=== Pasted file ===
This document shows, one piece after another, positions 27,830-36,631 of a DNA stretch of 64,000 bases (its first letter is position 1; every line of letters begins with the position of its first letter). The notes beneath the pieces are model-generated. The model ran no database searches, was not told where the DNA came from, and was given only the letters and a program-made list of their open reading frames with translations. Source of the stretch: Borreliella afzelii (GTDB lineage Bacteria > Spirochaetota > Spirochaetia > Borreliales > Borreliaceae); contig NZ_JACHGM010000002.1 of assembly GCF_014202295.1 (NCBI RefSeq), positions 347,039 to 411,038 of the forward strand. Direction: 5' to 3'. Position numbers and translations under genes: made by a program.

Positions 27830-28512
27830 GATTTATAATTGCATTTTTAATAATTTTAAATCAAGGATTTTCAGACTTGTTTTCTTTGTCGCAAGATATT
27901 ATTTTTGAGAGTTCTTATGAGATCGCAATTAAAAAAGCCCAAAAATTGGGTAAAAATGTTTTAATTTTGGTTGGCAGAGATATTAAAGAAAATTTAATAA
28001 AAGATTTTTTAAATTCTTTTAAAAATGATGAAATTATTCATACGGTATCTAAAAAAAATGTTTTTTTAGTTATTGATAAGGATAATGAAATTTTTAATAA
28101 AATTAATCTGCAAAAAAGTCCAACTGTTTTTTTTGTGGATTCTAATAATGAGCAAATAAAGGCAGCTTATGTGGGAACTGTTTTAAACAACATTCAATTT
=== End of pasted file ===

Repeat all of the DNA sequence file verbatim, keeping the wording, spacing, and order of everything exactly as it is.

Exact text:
This document shows, one piece after another, positions 27,830-36,631 of a DNA stretch of 64,000 bases (its first letter is position 1; every line of letters begins with the position of its first letter). The notes beneath the pieces are model-generated. The model ran no database searches, was not told where the DNA came from, and was given only the letters and a program-made list of their open reading frames with translations. Source of the stretch: Borreliella afzelii (GTDB lineage Bacteria > Spirochaetota > Spirochaetia > Borreliales > Borreliaceae); contig NZ_JACHGM010000002.1 of assembly GCF_014202295.1 (NCBI RefSeq), positions 347,039 to 411,038 of the forward strand. Direction: 5' to 3'. Position numbers and translations under genes: made by a program.

Positions 27830-28512
27830 GATTTATAATTGCATTTTTAATAATTTTAAATCAAGGATTTTCAGACTTGTTTTCTTTGTCGCAAGATATT
27901 ATTTTTGAGAGTTCTTATGAGATCGCAATTAAAAAAGCCCAAAAATTGGGTAAAAATGTTTTAATTTTGGTTGGCAGAGATATTAAAGAAAATTTAATAA
28001 AAGATTTTTTAAATTCTTTTAAAAATGATGAAATTATTCATACGGTATCTAAAAAAAATGTTTTTTTAGTTATTGATAAGGATAATGAAATTTTTAATAA
28101 AATTAATCTGCAAAAAAGTCCAACTGTTTTTTTTGTGGATTCTAATAATGAGCAAATAAAGGCAGCTTATGTGGGAACTGTTTTAAACAACATTCAATTT